Most of us have encountered multiple instances in our lives when we can polish ourselves up enough and escape consequences often enough that we think our lives are moving along just fine.

After all, if we are putting that much effort into it, we must have it all together, right? It couldn’t mean we are spiraling out of control, could it?

It’s not normal to follow the mail carrier’s schedule. It’s not normal to pass out every night and come to every morning. It’s not normal to eat to the point of heartburn and bloating every meal. It’s not normal to pay interest on impulse items just because we have to get them now.

All those things may be our routine; that does not make them normal. They are all indicators of the illusion of control.

So stop. Take a breath. Step back. Ask what is controlling whom? Ask if you can truly step away. Recognize what you are hiding and reflect on why you think it needs to be hidden.

And give up the illusion. It will be an important step in moving into a life of freedom.

Letting Go Of The Leash

Have you ever walked a big, energetic dog? The kind that seemingly has the strength to pull an 18-wheeler? Only you are the one holding on to the leash and the dog is pulling you all over the place. When you are done, it would be factually correct to say you took the dog for a walk. But honestly, who was in control?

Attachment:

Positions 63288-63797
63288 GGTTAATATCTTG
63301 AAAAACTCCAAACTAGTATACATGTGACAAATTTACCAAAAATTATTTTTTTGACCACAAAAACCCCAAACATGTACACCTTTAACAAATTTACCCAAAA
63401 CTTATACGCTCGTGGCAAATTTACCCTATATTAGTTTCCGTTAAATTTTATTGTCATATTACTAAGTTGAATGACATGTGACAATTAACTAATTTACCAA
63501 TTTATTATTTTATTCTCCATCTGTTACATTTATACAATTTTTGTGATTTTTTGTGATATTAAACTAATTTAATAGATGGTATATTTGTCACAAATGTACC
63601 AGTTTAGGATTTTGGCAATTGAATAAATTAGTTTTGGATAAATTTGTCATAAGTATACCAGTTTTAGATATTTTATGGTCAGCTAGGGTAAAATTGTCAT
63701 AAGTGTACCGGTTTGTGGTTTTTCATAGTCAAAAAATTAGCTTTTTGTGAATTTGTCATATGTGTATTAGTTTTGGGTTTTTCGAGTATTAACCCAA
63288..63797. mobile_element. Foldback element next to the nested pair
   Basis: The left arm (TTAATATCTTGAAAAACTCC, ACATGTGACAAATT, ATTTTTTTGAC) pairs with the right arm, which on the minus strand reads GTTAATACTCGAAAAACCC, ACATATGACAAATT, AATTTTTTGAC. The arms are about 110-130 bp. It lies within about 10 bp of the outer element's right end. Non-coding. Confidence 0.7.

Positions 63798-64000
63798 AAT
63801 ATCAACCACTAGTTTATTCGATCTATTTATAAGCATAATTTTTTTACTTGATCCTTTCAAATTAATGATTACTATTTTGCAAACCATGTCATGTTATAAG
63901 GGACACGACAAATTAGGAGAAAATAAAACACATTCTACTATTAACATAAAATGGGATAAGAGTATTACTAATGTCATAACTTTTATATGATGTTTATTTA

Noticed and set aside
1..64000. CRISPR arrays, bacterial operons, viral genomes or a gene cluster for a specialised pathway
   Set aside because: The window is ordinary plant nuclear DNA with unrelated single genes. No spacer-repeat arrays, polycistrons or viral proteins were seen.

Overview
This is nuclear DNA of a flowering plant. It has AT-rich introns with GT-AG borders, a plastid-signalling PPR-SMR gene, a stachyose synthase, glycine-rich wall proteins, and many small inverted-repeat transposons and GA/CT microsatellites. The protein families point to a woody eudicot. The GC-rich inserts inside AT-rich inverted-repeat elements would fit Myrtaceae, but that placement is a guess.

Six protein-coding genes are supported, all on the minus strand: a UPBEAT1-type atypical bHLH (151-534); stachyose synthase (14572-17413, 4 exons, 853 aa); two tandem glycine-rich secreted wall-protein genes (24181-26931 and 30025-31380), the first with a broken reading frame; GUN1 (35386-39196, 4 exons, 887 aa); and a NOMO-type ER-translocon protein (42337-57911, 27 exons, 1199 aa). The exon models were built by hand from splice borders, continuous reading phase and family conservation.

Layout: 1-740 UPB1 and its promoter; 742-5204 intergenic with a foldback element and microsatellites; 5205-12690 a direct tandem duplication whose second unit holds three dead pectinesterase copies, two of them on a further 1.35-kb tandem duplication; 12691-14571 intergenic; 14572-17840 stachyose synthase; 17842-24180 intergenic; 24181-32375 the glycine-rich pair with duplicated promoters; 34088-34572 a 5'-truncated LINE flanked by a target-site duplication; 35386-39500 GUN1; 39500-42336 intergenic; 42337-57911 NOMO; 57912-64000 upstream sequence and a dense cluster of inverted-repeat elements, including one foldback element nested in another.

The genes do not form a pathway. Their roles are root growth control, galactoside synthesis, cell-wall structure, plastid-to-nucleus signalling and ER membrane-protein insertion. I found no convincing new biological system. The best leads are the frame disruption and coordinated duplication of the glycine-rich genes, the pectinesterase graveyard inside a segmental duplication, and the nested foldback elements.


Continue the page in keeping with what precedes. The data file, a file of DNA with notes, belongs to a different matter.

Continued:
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So many times in our lives, we find ourselves going about our daily routines and rituals thinking we are calling all the shots. But work schedules, and kids’ after school activities, and parents’ getting sick, and scraping together enough money to pay that bill come along and we are just being along behind the large dog that we can barely keep up with.

It’s exhausting when something else is in control. And let’s face it: we make our decisions, we make our choices, and we know there are consequences. I knew when my kids said at the beginning of the school year they wanted to be involved in choir, theater, service clubs, athletics, youth group activities, debate, and still be in the top 10% of their class that we were going to be exhausted all school year long.

So what’s the point?

Be they good or bad, we often make choices to participate in activities that carry certain repercussions. We often make choices that lead to something pulling us along the way.

I made a decision one day thinking I would be in total control. I would be fine. I could handle it (this particular thought developed into “I can stop at any time”).

It is not challenging for me to admit that my life is at times spinning out of control. The question I have to ask is if I am going to do anything about it. I know when I am in over my head. I know when I am too busy. I know when I am spiraling out of control. Today, that usually means I drink another cup of coffee and keep on going. Not so long ago, that meant I kept drinking something else.

But even then, I knew. I knew I was not in control. I knew the consequences of my decisions were leading me around like a big, active dog pulling me by the leash. So I was faced with a choice: I needed to decide if I was going to let go of the leash or not.